Derek Jeter, Carlos Beltran, Alfonso Soriano, Brett Gardner and Francisco Cervelli were a combined 0-for-14 with one walk and six strikeouts. Gardner was the only one of the five regulars to reach base via a walk, and was only one of two base runners all night. Zelous Wheeler drew a walk in the eighth inning but that was all the offense – if you can call it offense – the Yanks could muster.
The question I kept asking myself was, when is the last time the Yankees were no-hit in spring training? Better question: have they even ever been no-hit in spring training?
The last time they were no-hit (to any capacity) was June 11, 2003 at the hands of the Houston Astros. Coincidently enough, Jeter and Soriano were a part of the no-hitter in ’03 to Houston, as well as a part of last night’s struggle.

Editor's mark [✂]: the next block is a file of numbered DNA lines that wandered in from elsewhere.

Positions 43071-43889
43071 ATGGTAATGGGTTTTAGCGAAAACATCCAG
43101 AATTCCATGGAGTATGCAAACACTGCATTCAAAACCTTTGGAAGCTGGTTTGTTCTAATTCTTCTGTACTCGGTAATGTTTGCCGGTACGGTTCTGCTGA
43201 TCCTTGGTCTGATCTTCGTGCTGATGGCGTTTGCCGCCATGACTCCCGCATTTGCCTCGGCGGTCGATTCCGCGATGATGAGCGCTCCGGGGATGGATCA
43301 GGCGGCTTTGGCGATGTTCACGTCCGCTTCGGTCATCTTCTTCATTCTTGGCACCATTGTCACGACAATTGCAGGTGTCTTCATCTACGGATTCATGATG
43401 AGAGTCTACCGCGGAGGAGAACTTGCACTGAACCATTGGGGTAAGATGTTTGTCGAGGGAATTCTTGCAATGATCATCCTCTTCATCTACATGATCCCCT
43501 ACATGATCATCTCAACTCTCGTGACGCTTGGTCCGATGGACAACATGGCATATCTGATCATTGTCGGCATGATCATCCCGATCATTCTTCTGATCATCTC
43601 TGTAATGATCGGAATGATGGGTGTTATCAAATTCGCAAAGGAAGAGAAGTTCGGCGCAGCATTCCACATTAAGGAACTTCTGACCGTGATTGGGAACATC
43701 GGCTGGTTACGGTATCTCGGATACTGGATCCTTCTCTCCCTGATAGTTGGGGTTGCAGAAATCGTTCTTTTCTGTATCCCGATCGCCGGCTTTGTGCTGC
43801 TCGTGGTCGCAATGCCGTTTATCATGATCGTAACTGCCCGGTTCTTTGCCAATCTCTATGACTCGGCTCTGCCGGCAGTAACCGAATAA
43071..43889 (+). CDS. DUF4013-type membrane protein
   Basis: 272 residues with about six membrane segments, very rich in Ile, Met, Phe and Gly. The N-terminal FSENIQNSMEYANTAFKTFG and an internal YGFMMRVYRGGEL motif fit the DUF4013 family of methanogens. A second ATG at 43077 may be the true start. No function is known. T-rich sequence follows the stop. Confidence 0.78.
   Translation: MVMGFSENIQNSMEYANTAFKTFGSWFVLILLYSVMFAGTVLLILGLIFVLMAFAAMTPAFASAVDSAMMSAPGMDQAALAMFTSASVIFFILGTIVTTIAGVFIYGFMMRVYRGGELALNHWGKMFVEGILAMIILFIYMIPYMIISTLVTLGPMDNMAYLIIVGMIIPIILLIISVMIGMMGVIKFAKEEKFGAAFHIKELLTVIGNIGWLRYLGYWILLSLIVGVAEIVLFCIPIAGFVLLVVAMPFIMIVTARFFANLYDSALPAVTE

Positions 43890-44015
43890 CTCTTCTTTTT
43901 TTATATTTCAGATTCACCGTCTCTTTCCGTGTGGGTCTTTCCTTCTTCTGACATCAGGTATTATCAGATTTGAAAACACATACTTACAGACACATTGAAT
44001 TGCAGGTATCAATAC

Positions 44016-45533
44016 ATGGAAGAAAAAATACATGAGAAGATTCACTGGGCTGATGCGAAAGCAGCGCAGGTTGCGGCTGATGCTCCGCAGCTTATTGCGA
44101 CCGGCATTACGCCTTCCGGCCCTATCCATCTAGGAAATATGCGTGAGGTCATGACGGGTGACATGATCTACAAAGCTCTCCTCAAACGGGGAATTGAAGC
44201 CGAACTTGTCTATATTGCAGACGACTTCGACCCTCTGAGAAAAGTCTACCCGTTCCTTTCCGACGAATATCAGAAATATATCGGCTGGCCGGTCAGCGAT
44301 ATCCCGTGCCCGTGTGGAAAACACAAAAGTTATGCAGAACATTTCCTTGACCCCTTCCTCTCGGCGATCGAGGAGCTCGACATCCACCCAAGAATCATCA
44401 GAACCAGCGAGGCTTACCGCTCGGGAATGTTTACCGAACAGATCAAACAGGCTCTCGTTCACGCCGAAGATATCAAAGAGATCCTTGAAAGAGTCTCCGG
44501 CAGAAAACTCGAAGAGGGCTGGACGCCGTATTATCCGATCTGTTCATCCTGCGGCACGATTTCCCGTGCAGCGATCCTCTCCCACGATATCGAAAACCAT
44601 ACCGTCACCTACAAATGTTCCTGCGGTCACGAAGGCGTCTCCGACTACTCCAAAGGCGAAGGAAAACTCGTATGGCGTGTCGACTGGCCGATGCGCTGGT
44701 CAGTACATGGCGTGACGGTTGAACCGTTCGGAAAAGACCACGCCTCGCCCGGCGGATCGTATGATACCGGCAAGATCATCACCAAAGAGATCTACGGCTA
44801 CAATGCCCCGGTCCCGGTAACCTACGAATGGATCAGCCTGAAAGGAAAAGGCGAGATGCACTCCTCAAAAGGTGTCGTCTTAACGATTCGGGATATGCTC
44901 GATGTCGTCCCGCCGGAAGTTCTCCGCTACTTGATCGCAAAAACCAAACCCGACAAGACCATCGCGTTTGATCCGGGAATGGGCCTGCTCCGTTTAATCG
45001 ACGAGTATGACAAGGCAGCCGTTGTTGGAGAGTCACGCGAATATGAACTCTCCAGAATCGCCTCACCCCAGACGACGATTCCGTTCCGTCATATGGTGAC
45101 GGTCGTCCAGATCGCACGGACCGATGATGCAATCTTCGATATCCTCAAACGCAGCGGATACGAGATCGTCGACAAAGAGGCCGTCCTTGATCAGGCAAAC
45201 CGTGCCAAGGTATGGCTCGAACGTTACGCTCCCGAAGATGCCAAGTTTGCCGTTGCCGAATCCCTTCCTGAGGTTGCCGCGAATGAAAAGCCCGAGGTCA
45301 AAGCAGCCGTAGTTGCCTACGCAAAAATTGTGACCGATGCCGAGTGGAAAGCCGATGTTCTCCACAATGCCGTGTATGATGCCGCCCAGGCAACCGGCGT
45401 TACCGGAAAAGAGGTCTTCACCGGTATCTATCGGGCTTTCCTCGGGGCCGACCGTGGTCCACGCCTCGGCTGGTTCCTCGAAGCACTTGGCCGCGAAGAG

What’s funny is today, in the second game of the Legends Series in Panama, the Yankees no-hit the Marlins through six until Giancarlo Stanton singled to begin the seventh inning. So, the day after being no-hit by the Marlins, the Yanks took a no-no of their own deep into the game.
Can’t make this stuff up, folks.
Luckily after all the excruciating, no-hit nonsense to report on last night, the Yankees took out their frustrations in split squad action this afternoon. The stateside crew beat the Atlanta Braves 7-4 and the team that was no-hit last night pounded out 15 hits today, and shutout the Marlins 7-0.